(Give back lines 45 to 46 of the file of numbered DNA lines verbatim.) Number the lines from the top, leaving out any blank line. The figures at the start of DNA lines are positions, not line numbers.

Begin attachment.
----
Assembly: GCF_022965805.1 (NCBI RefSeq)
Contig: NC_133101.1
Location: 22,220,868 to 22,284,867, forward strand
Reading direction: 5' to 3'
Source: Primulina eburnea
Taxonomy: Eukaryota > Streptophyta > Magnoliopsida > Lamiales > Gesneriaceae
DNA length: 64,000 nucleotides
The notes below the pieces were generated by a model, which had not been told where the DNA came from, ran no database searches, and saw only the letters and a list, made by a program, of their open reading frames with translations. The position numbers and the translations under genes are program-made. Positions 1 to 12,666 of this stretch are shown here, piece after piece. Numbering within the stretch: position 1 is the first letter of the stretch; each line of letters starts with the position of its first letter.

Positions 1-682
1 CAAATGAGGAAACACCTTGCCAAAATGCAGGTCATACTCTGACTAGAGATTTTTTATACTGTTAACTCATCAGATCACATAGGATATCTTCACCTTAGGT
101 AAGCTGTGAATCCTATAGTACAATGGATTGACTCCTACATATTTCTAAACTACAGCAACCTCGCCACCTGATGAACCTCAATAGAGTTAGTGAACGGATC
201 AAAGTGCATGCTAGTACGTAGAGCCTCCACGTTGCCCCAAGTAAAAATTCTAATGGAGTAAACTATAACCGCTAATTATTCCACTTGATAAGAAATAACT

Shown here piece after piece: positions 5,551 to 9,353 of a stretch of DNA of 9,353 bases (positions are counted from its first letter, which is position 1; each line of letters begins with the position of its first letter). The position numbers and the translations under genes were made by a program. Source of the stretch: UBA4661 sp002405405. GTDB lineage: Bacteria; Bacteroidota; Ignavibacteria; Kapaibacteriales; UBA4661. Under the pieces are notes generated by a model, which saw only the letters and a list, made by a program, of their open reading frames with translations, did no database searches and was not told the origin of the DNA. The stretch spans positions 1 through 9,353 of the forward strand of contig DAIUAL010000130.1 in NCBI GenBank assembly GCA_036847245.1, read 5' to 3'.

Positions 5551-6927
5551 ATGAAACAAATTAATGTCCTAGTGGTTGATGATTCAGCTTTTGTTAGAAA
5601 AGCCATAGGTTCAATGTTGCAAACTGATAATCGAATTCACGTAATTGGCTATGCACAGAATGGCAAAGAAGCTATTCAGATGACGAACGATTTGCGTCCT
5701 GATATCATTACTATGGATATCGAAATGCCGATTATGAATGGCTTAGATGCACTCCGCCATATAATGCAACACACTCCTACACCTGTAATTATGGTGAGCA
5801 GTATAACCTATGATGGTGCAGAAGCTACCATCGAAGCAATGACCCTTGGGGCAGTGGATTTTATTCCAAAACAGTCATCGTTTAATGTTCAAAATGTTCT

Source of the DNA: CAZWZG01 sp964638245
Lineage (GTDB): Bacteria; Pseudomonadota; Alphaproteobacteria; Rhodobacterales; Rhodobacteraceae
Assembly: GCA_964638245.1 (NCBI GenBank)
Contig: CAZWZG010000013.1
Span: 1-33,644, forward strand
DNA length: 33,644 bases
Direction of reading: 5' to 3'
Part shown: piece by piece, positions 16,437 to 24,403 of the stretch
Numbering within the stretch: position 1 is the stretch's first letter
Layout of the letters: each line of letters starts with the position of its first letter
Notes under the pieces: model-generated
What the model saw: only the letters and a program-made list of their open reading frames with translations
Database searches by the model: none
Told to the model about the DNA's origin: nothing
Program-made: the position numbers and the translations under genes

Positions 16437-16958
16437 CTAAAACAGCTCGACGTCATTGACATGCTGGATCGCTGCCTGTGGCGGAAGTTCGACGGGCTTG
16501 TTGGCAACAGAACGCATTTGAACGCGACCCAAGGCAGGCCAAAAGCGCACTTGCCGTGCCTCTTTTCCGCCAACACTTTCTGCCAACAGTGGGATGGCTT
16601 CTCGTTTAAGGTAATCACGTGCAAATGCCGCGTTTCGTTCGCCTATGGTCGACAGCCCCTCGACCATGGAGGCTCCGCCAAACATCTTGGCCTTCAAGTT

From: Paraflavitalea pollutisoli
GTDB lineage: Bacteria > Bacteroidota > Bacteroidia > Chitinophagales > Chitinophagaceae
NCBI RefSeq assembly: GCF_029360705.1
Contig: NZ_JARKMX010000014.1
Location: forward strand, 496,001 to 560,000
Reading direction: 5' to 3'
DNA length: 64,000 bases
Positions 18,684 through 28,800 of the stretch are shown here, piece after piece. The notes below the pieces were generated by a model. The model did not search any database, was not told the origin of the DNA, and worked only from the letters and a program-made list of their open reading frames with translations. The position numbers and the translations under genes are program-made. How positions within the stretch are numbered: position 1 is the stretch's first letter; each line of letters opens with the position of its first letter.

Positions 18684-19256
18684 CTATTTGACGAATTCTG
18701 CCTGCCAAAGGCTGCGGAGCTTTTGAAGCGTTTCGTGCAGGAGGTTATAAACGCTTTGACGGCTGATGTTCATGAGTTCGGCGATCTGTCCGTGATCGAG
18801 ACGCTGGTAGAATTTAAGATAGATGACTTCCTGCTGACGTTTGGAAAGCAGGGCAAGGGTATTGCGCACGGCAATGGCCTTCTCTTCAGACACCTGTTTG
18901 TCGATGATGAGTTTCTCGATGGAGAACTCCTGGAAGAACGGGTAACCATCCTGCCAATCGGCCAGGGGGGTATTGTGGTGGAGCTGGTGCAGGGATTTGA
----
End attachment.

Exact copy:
Positions 18,684 through 28,800 of the stretch are shown here, piece after piece. The notes below the pieces were generated by a model. The model did not search any database, was not told the origin of the DNA, and worked only from the letters and a program-made list of their open reading frames with translations. The position numbers and the translations under genes are program-made. How positions within the stretch are numbered: position 1 is the stretch's first letter; each line of letters opens with the position of its first letter.

Positions 18684-19256